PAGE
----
Coast Guard, DHS.
Temporary final rule.
The Coast Guard is establishing temporary security zones and a temporary regulated navigation area, from June 5, 2004, through June 11, 2004, for the G-8 Summit to be held in Sea Island, Georgia. These rules are required to provide for the security of the public, the G-8 Summit and its participants, and the safety of the waterways due to the potential for hostile and violent acts from demonstrators protesting the G-8. These temporary security zones prohibit the entry of all vessels and persons into all waters of the Savannah River from Port Wentworth south, including the Back River, the Elba Island South Channel, and the Intracoastal Waterway Alternate Route in the vicinity of St. Augustine Creek, to the boundary of the temporary regulated navigation area that is located in the vicinity of the south east tip of Elba Island at the western portion of the Lower Flats Range. The temporary regulated navigation area controls the movement of all vessels operating on the Intracoastal Waterway in the vicinity of Fields Cut and south through Elba Island Cut to St. Augustine Creek.
This rule is effective from 8 a.m. on June 5, 2004 until 4 p.m. on June 11, 2004.
Comments and material received from the public, as well as documents indicated in this preamble as being available in the docket, are part of docket [COTP Savannah 04-040] and are available for inspection or copying at Marine Safety Office Savannah, 100 W. Oglethorpe Ave., Suite 1017, Savannah, Georgia 31401 between 8 a.m. and 4 p.m., Monday through Friday, except Federal holidays.Start Further Info
FOR FURTHER INFORMATION CONTACT:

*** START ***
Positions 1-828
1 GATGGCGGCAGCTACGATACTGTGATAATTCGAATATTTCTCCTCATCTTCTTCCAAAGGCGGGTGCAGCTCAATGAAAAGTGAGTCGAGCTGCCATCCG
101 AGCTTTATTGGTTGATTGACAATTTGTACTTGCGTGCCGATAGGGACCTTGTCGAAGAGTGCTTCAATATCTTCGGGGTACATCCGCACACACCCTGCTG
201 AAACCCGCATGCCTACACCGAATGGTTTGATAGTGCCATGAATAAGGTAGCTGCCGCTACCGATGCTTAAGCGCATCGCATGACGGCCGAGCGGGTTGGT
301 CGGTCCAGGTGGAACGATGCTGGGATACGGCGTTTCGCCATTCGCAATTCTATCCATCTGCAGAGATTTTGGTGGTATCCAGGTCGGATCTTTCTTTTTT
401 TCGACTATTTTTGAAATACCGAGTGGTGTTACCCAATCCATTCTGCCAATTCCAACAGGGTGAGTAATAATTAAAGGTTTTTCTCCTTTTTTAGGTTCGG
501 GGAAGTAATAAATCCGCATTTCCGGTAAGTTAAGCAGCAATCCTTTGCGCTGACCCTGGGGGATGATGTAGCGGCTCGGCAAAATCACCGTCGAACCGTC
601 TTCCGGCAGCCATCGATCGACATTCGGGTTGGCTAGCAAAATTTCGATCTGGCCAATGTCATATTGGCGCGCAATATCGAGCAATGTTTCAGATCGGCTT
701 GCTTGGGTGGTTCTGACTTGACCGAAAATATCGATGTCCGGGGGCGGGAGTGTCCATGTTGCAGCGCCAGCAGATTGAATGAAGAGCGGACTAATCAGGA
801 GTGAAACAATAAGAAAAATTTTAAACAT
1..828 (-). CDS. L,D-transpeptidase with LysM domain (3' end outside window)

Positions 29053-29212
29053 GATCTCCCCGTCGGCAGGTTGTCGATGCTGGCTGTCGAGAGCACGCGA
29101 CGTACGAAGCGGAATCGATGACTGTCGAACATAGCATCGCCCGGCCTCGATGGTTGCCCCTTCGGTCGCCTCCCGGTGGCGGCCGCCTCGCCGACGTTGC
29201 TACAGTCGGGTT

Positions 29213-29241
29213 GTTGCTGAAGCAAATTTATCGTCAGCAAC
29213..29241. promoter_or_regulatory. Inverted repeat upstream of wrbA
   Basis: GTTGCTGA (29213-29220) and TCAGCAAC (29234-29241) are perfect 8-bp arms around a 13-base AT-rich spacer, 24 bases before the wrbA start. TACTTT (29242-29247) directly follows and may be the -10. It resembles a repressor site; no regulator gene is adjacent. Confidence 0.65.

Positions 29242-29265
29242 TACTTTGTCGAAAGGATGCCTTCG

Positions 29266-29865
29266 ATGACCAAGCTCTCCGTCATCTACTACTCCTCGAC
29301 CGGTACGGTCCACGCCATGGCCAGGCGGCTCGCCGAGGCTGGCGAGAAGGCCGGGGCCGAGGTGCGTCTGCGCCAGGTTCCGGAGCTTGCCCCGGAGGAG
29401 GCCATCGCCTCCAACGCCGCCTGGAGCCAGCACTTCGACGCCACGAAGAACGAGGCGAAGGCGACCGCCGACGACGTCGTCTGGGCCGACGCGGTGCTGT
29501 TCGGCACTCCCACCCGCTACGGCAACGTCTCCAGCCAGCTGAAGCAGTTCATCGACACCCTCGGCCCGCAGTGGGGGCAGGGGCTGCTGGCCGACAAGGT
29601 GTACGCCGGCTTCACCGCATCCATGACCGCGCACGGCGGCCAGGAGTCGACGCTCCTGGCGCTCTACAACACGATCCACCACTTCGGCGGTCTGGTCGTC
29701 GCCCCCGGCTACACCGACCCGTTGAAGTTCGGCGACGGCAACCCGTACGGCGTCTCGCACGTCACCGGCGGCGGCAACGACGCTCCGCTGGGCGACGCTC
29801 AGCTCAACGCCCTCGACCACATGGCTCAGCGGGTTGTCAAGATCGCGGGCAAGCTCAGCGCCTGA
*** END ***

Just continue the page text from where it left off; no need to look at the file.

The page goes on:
LTJG Anthony Quirino, Coast Guard Marine Safety Office Savannah, (912) 652-4353, ext 235.End Further Info End Preamble Start Supplemental Information
On April 8, 2004, we published a notice of proposed rulemaking (NPRM) entitled Security Zones and Regulated Navigation Areas; Savannah River, GA in the Federal Register (69 FR 18797). We received one letter commenting on the proposed rule. No public hearing was requested, and none was held.
Under 5 U.S.C. 553(d)(3), the Coast Guard finds that good cause exists for making this rule effective less than 30 days after publication in the Federal Register. This rule is needed to provide for the security of the public, the G-8 Summit and its participants, and the safety of the waterways due to the potential for hostile and violent acts from demonstrators protesting the G-8. Law enforcement officials require sufficient time to put security measures in place for the start of the G-8 summit on June 8th. Therefore, it is in the public interest to have these regulations effective less than 30 days after publication in the Federal Register.
Background and Purpose
The G8 (Group of 8) is an informal group of eight countries—Canada, France, Germany, Italy, Japan, Russia, the United Kingdom and the United States—whose leaders meet to discuss broad economic and foreign policies. The 30th G8 summit will be held in Sea Island, Georgia, from June 8 through June 10, 2004.